The linear distance of optical path segment 22e (see FIG. 2) between the toric mirror 58 and the CCD array 24 as has been described is determined by the comparative difference between the 24 micron pixel size for both pixel arrays of the input SLM 52 and the filter SLM 54, and the 16 micron pixel size of the pixel array for CCD detector 24. Although the length of path segment 20a is different than that of path segment 20e, it is contemplated that there will be embodiments of the optical correlator system 10 of the invention where these path segments could be of equal or nearly equal length. Lastly, in this embodiment of the optical correlator system 10 of the invention, the CCD array 24 has a 3000:1 dynamic range, although this is not considered to be critical to the operation of the system, and a 6 MHz output data rate.
Relative positional stability of the active and passive components attached to the planar support body 12 is a key factor in proper optical correlator operation. Why? because the most severe requirement of the optical correlator system 10 is the faithful mapping of the information content of the optical beam from an input pixel on the input SLM 42 onto the corresponding filter pixel on the filter SLM 54. For this primary reason then, the seal utilized for the active and passive components must ensure the positional stability of all the components with respect to the Zerodur planar support body 12. This has primary importance particularly under operating environments having a wide range of temperatures and vibration levels; as well as those of extreme acceleration and shock imposed forces. In one embodiment, rigid mounting of the active components is accomplished through the use of alumina (Al2 O3) for the input SLM 52 and filter SLM 54, and Kovar (a registered trademark) for the CCD array 24. This maximizes the seal positional stability and reliability without an adverse affect on the magnetic field associated with each MOSLM SLM. The passive components can be either formed in place or attached to the Zerodur block using epoxy or similar organic adhesives or materials.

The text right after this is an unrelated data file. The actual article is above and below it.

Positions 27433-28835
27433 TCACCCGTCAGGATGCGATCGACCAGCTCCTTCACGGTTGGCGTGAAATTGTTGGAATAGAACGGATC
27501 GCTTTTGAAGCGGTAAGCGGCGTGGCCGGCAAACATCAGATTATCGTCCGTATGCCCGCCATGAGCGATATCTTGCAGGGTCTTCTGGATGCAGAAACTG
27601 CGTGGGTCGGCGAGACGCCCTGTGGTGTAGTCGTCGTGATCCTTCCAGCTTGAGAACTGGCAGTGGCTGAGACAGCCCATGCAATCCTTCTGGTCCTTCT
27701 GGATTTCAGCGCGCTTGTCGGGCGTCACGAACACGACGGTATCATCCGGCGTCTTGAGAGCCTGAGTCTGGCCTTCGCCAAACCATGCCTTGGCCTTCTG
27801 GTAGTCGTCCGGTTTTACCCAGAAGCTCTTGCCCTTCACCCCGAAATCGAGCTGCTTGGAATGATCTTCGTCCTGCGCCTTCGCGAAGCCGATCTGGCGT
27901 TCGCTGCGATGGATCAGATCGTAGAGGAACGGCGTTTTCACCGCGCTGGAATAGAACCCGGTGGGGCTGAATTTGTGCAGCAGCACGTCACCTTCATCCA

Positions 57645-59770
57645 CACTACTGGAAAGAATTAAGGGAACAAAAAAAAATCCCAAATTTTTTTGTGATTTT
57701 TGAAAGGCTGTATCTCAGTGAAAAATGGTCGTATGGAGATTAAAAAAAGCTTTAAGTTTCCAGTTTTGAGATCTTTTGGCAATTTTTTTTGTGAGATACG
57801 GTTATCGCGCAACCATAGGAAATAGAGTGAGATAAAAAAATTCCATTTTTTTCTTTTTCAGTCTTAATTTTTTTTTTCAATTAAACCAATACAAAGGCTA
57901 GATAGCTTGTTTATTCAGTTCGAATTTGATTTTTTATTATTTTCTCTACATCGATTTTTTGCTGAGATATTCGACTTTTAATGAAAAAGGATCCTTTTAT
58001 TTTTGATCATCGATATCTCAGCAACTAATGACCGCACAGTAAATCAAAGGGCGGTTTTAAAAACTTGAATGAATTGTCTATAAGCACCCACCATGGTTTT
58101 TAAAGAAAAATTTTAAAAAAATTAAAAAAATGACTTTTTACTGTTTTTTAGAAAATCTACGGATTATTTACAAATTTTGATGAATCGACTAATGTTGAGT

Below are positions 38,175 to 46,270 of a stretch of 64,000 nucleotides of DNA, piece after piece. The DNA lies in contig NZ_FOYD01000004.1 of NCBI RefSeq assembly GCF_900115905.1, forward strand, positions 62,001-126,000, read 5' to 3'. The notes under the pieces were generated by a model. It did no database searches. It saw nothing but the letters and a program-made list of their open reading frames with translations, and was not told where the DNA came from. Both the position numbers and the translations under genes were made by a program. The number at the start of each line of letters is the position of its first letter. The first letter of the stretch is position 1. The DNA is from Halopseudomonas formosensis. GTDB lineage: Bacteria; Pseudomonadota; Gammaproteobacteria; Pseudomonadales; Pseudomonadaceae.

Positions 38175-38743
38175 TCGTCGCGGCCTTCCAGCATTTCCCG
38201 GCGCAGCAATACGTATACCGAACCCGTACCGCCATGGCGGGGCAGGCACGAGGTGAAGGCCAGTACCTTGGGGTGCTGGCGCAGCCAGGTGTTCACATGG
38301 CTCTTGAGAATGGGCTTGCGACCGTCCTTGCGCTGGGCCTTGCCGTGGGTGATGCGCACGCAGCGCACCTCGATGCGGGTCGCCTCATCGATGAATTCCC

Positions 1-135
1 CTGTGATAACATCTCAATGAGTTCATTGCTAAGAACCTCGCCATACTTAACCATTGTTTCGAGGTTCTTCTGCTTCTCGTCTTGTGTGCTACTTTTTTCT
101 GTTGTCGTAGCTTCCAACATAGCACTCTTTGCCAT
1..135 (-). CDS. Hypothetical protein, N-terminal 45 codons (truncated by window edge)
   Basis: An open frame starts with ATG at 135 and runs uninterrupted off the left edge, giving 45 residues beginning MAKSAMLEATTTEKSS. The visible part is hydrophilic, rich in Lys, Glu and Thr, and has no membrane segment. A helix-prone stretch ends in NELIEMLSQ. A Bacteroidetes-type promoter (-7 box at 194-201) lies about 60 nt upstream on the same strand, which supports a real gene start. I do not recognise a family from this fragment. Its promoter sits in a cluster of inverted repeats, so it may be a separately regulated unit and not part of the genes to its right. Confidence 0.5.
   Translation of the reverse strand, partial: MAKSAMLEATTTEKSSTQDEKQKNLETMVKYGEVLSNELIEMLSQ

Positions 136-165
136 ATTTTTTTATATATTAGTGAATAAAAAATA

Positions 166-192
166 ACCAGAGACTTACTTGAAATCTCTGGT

As will be evidenced from the foregoing description, certain aspects of the invention are not limited to the particular details of construction as illustrated, and it is contemplated that other modification and applications will occur to these skilled in the art. It is, therefore, intended that the appended claims shall cover such modifications and applications that do not depart from the true spirit and scope of the invention.
|Cited Patent||Filing date||Publication date||Applicant||Title|
|US4941719 *||May 22, 1987||Jul 17, 1990||Hitachi, Ltd.||Light scanning system|
|US4968136 *||Sep 2, 1988||Nov 6, 1990||Northrop Corporation||Ring laser gyro and magnetic mirror therefor|
|US5148496 *||Dec 24, 1990||Sep 15, 1992||Litton Systems, Inc.||Optical correlator with symmetric reflective optics|
|US5216541 *||May 8, 1990||Jun 1, 1993||Sumitomo Cement Company Ltd.||Optical associative identifier with real time joint transform correlator|
|Citing Patent||Filing date||Publication date||Applicant||Title|